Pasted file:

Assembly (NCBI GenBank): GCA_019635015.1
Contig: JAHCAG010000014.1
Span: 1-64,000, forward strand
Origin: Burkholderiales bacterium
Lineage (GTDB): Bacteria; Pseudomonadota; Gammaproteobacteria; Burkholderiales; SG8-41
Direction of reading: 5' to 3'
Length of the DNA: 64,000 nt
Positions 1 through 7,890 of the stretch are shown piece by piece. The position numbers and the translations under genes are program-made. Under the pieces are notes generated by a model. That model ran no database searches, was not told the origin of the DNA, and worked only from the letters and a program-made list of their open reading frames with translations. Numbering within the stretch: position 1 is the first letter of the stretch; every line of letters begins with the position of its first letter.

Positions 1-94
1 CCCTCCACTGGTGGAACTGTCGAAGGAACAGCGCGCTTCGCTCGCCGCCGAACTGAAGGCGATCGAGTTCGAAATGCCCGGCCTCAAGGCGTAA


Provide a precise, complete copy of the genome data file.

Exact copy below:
Assembly (NCBI GenBank): GCA_019635015.1
Contig: JAHCAG010000014.1
Span: 1-64,000, forward strand
Origin: Burkholderiales bacterium
Lineage (GTDB): Bacteria; Pseudomonadota; Gammaproteobacteria; Burkholderiales; SG8-41
Direction of reading: 5' to 3'
Length of the DNA: 64,000 nt
Positions 1 through 7,890 of the stretch are shown piece by piece. The position numbers and the translations under genes are program-made. Under the pieces are notes generated by a model. That model ran no database searches, was not told the origin of the DNA, and worked only from the letters and a program-made list of their open reading frames with translations. Numbering within the stretch: position 1 is the first letter of the stretch; every line of letters begins with the position of its first letter.

Positions 1-94
1 CCCTCCACTGGTGGAACTGTCGAAGGAACAGCGCGCTTCGCTCGCCGCCGAACTGAAGGCGATCGAGTTCGAAATGCCCGGCCTCAAGGCGTAA